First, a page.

It’s been about four weeks since the last time I sprayed lacquer, so the body and neck of the LED Guitar should be fully cured.  It is important to wait a good amount of time, of else wet sanding will do nothing but mar and gouge the soft finish.  One way to judge if the body is dry, is to smell it.  Over the course of a few weeks, you will begin to notice the smell of lacquer disappearing from your guitar body.  This means that the volatile compounds are evaporating, and the finish is hardening.

I’ll save you the dull action shots of my wet sanding the body, but I’ll give you a quick rundown.  I leveled the surface of both the guitar body, and neck, with 500 grit sandpaper.  This was by far the most time consuming  part of the finishing process.  The goal is to sand, until the surface is completely even, and no shiny spots are left.  A few notes on this process:

  • If your sandpaper starts to feel like grits of “sand” are scratching around while sanding, stop and rinse your sandpaper.  These hardened bits of residue can actually scratch your finish more than you had intended.  
  • Be careful when sanding the edges of the guitar body.  Due to the nature of the spraying process, the lacquer is actually thinnest and so it is very easy to sand through the finish.  
  • When you are sanding, work in opposite directions for varying degrees of paper.  This will help you to see if you are removing the sanding marks from the previous paper.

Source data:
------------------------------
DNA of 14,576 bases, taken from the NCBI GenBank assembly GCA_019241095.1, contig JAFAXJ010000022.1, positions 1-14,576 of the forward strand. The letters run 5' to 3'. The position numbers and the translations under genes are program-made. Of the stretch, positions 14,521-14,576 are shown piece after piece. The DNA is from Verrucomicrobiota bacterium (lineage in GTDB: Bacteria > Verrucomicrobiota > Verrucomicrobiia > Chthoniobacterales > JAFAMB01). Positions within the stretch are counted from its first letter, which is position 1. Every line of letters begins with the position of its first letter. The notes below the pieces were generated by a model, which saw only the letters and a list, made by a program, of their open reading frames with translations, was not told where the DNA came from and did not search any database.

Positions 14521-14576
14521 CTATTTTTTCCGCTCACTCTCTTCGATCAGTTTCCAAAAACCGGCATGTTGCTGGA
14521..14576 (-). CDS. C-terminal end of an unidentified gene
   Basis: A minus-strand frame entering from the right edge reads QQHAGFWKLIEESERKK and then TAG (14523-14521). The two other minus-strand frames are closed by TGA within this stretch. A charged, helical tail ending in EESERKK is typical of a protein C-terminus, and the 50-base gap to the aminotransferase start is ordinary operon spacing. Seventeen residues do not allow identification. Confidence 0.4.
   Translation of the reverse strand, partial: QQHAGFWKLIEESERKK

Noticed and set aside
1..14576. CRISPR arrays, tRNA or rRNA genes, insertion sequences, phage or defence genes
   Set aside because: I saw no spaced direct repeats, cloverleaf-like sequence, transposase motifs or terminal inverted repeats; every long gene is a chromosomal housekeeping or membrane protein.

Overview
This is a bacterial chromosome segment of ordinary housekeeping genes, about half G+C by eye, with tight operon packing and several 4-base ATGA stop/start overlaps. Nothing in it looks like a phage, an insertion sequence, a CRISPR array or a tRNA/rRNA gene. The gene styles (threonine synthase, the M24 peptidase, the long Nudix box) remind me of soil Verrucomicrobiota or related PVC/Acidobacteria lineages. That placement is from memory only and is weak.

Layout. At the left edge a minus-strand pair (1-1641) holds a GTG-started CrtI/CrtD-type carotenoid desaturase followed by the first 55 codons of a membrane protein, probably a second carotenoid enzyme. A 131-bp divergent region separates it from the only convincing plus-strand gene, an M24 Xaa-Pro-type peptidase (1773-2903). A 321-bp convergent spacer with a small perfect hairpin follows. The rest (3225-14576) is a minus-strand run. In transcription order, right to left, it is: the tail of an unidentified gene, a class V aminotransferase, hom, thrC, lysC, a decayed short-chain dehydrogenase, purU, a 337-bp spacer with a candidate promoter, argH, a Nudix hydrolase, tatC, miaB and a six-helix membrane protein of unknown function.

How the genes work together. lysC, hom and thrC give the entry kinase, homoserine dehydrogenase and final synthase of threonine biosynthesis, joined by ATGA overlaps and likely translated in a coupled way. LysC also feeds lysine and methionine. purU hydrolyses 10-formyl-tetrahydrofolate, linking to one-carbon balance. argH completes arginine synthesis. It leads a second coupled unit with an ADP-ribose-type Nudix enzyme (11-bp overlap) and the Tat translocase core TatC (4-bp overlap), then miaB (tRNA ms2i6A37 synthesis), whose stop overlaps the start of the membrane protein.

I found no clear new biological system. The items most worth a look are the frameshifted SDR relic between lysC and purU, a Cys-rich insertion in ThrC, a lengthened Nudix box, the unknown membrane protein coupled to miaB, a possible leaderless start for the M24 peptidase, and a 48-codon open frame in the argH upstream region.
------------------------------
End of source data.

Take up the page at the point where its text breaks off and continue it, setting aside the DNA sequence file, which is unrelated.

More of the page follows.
• I used the following levels of sandpaper: 500, 800, 1000, 1500 and 2500.  This works for me, but I encourage you to experiment and develop a technique that suits you best.
Here’s a shot of the finished guitar body!  It took me four months to get to this point. Hopefully the next one will only one or two if I don’t make the same rookie mistakes. 

Here’s another angle, and you can see the top of the headstock.  I neglected to take pictures of the finished neck, so I’ll have to post those later. 

 I don’t have an expensive buffing arbor, so I used these drill mounted foam pads from Stewmac.  They come in varying sizes to make it easier to get into the guitar’s tight spots.
 Here’s a larger foam pad that makes buffing the guitar body faces much easier.
I started with Meguiar’s Ultimate Compound.  This removed almost all of the scratches from the sanding process.
I then used Meguiar’s Swirl Remover to give it a more professional shine.  Lastly, I used Meguiar’s Show Car Glaze, to brighten and protect the surface.  I’ll add a picture later.